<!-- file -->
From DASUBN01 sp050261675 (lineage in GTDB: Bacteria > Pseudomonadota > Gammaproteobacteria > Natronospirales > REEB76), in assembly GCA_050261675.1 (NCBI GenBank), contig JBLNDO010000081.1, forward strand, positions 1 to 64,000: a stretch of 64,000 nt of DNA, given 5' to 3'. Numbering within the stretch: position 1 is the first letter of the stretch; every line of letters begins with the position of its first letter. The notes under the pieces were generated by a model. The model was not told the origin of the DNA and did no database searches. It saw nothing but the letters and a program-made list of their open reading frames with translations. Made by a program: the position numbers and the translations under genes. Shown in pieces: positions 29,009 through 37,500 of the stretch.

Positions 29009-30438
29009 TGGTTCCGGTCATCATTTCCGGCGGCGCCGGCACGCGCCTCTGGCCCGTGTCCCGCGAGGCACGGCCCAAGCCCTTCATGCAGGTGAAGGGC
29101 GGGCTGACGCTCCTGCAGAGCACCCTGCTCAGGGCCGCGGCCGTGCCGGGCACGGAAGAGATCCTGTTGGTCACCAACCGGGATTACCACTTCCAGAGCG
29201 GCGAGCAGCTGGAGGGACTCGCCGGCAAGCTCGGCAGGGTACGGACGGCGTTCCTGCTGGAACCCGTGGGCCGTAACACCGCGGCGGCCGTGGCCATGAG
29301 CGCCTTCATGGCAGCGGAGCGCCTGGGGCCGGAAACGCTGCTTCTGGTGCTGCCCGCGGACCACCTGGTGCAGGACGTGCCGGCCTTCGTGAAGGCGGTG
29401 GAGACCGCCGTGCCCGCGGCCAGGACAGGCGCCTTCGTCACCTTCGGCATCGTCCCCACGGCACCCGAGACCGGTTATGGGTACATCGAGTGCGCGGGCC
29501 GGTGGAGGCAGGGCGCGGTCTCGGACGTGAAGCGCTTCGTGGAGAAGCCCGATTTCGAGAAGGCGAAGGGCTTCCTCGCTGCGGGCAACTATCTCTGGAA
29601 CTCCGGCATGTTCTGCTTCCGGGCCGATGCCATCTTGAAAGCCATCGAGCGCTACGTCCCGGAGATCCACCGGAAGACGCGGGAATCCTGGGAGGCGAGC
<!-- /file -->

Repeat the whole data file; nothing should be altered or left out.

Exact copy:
From DASUBN01 sp050261675 (lineage in GTDB: Bacteria > Pseudomonadota > Gammaproteobacteria > Natronospirales > REEB76), in assembly GCA_050261675.1 (NCBI GenBank), contig JBLNDO010000081.1, forward strand, positions 1 to 64,000: a stretch of 64,000 nt of DNA, given 5' to 3'. Numbering within the stretch: position 1 is the first letter of the stretch; every line of letters begins with the position of its first letter. The notes under the pieces were generated by a model. The model was not told the origin of the DNA and did no database searches. It saw nothing but the letters and a program-made list of their open reading frames with translations. Made by a program: the position numbers and the translations under genes. Shown in pieces: positions 29,009 through 37,500 of the stretch.

Positions 29009-30438
29009 TGGTTCCGGTCATCATTTCCGGCGGCGCCGGCACGCGCCTCTGGCCCGTGTCCCGCGAGGCACGGCCCAAGCCCTTCATGCAGGTGAAGGGC
29101 GGGCTGACGCTCCTGCAGAGCACCCTGCTCAGGGCCGCGGCCGTGCCGGGCACGGAAGAGATCCTGTTGGTCACCAACCGGGATTACCACTTCCAGAGCG
29201 GCGAGCAGCTGGAGGGACTCGCCGGCAAGCTCGGCAGGGTACGGACGGCGTTCCTGCTGGAACCCGTGGGCCGTAACACCGCGGCGGCCGTGGCCATGAG
29301 CGCCTTCATGGCAGCGGAGCGCCTGGGGCCGGAAACGCTGCTTCTGGTGCTGCCCGCGGACCACCTGGTGCAGGACGTGCCGGCCTTCGTGAAGGCGGTG
29401 GAGACCGCCGTGCCCGCGGCCAGGACAGGCGCCTTCGTCACCTTCGGCATCGTCCCCACGGCACCCGAGACCGGTTATGGGTACATCGAGTGCGCGGGCC
29501 GGTGGAGGCAGGGCGCGGTCTCGGACGTGAAGCGCTTCGTGGAGAAGCCCGATTTCGAGAAGGCGAAGGGCTTCCTCGCTGCGGGCAACTATCTCTGGAA
29601 CTCCGGCATGTTCTGCTTCCGGGCCGATGCCATCTTGAAAGCCATCGAGCGCTACGTCCCGGAGATCCACCGGAAGACGCGGGAATCCTGGGAGGCGAGC